I hope this gets easier for you. Just remember as a carer that YOU are the most important person! thanks

LoniceraJaponica Sat 02-Dec-17 07:24:04

MIL has dementia and has carers in 3 times a day. SIL organised this through Age UK.

rockcakesrock Sat 02-Dec-17 08:18:21

For your own sanity you have to take a huge step back. I know it is not easy to do and I am not a good example. My mother died 2 years ago at 95. I was at her beck and call and was her whipping boy for almost 70 years. After I lost my wonderful dad, when I was young, she remarried, so I had two of them bullying me.

I did everything for them without a word of thanks. When they died within 6 months of each other, I felt that I had been let out of prison. I live close by them and was retired before the real daily needs kicked in. A life saver for me was the Elderly parents board on here. I recommend you look at that. There are so many lovely people on their, going through the same. They have so much practical advice and hand holding. My admiration for those caring for relatives when they have jobs, children and long distances, made my own situation seem not so bad.

Am I glad I stuck by them, No I am not. I wish I had had the courage not to pick up the phone, not to rush over to them and not feel guilty.
I don’t know how to advise you, unless to say, Your DD and yourself are more deserving of your care than your Mother.

Rosa Sat 02-Dec-17 08:29:02

Part of the Dementia is the fact that they reject anything not familiar , carers , etc but the mental health team know this it is getting the hospital SW to refer to them. AGe Uk can be really helpful, I am abroad and they emailed me when I had some concerns, they were better than getting answers ( or even a response) via the NHS system but they have hints as where to go and who to 'push'. You have reached the point where enough is enough and you need to hold strong and say NO you cannot deal with this and her anymore. This I feel is the worst bit as you are stuck in the midde I think when they get worse it gets easier ( horrible way to say it) to handle as the symtoms are more obvious.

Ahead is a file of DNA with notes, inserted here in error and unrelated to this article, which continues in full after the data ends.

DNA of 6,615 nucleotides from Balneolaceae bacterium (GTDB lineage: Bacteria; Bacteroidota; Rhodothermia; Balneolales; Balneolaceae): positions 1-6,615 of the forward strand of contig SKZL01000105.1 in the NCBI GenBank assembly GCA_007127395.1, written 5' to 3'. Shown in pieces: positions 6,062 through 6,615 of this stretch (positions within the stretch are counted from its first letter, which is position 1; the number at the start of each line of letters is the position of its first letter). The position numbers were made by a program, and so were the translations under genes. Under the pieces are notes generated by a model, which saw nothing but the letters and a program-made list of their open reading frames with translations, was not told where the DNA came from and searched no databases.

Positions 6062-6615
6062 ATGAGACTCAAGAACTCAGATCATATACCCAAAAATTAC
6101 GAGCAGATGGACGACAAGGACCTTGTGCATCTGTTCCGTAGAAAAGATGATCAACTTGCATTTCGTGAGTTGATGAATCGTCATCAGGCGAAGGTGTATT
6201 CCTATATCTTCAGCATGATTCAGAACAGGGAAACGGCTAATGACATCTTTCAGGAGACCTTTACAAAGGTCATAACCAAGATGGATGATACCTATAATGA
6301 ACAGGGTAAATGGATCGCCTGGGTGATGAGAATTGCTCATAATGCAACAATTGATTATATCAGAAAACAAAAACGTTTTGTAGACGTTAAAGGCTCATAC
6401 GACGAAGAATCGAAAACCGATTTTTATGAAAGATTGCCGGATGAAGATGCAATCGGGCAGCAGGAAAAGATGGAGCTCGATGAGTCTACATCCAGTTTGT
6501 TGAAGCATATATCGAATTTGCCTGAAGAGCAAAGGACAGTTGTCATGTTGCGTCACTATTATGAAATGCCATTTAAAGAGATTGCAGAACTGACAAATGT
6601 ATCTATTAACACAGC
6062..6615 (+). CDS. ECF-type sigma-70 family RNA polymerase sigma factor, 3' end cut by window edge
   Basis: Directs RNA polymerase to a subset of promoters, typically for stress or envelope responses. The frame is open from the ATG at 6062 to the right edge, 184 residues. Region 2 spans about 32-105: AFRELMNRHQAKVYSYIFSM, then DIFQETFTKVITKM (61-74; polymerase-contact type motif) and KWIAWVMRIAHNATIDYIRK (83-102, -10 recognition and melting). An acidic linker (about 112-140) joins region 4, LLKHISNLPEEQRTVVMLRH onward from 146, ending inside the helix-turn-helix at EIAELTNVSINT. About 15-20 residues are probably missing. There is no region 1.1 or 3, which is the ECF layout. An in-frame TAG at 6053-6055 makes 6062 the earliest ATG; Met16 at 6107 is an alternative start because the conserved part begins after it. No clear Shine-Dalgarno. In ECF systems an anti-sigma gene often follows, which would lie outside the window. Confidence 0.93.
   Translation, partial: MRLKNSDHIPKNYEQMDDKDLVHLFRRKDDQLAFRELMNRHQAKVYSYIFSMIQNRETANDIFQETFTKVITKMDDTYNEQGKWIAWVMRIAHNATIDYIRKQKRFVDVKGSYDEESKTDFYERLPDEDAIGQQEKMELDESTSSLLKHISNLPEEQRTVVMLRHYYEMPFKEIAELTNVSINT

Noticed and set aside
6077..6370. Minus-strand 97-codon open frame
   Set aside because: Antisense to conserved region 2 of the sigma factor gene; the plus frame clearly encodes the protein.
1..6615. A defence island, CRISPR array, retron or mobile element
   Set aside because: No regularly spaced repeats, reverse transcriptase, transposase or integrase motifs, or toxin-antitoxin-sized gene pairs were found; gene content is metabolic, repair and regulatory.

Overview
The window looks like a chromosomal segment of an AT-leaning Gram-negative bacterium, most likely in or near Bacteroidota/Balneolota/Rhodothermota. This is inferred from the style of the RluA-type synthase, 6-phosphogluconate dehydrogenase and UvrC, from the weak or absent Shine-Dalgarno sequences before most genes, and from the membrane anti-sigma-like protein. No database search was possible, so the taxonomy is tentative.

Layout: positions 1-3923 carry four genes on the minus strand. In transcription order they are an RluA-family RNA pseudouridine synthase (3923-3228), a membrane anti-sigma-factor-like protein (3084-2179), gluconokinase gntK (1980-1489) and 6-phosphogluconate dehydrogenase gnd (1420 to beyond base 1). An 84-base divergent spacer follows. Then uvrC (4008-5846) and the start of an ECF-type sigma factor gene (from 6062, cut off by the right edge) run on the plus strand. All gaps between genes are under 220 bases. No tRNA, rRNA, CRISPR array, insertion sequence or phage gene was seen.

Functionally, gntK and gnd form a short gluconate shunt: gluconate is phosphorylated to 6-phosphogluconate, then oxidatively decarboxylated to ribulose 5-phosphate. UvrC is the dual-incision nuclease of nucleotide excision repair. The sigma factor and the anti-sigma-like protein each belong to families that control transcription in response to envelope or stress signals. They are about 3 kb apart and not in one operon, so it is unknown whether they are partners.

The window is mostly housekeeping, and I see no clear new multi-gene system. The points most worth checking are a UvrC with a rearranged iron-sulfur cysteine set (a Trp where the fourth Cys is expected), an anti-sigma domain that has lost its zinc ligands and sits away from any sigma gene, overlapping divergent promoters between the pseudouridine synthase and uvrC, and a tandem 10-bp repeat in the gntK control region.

tootiredtocry Fri 08-Dec-17 22:06:52

Thank you so much for all the advice, and Rock for your message flowers So sorry I havet replied but a lot has happened since I posted.

She has had 2 recent tests for capasity 1 in the hospital and 1 from her GP when she was released and both have said she is 100% able to make her own bad decisions.

We have had an emergency care package from the hospital, SS went in last week and have made it permanent, its due to her not taking medication and being unstable on her feet than the dementia. SS told me a while ago that she is manipulating me and trying it on, when the doctor said the same thing a week ago I just snapped and have made the decision to step back.

She was due to come here shortly and stay all over Christmas, but I have cancelled that so she will only be here for 5 days, I wish there was a way I could not have her here, If she was in care I would not have her.

When I ring (which is now once a week rather than every day) I just wont take any of the crap, 2 days after I saw her she was saying in a little baby voice that she needed to see me as she hadnt seen me for months. I just said yes you have you know I was there at the weekend so stop with the games.

So it's not ideal, but I think she knows I wont play her games now, my priority is my DD.

I am going to have a look at the threads mentioned, thank you again for all the help and advice.